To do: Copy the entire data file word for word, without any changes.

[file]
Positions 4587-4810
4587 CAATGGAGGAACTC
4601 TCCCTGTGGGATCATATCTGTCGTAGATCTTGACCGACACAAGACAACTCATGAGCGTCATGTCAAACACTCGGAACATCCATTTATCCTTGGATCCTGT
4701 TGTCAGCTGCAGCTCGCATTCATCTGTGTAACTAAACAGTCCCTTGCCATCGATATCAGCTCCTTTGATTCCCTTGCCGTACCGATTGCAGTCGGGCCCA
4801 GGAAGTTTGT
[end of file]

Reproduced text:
Positions 4587-4810
4587 CAATGGAGGAACTC
4601 TCCCTGTGGGATCATATCTGTCGTAGATCTTGACCGACACAAGACAACTCATGAGCGTCATGTCAAACACTCGGAACATCCATTTATCCTTGGATCCTGT
4701 TGTCAGCTGCAGCTCGCATTCATCTGTGTAACTAAACAGTCCCTTGCCATCGATATCAGCTCCTTTGATTCCCTTGCCGTACCGATTGCAGTCGGGCCCA
4801 GGAAGTTTGT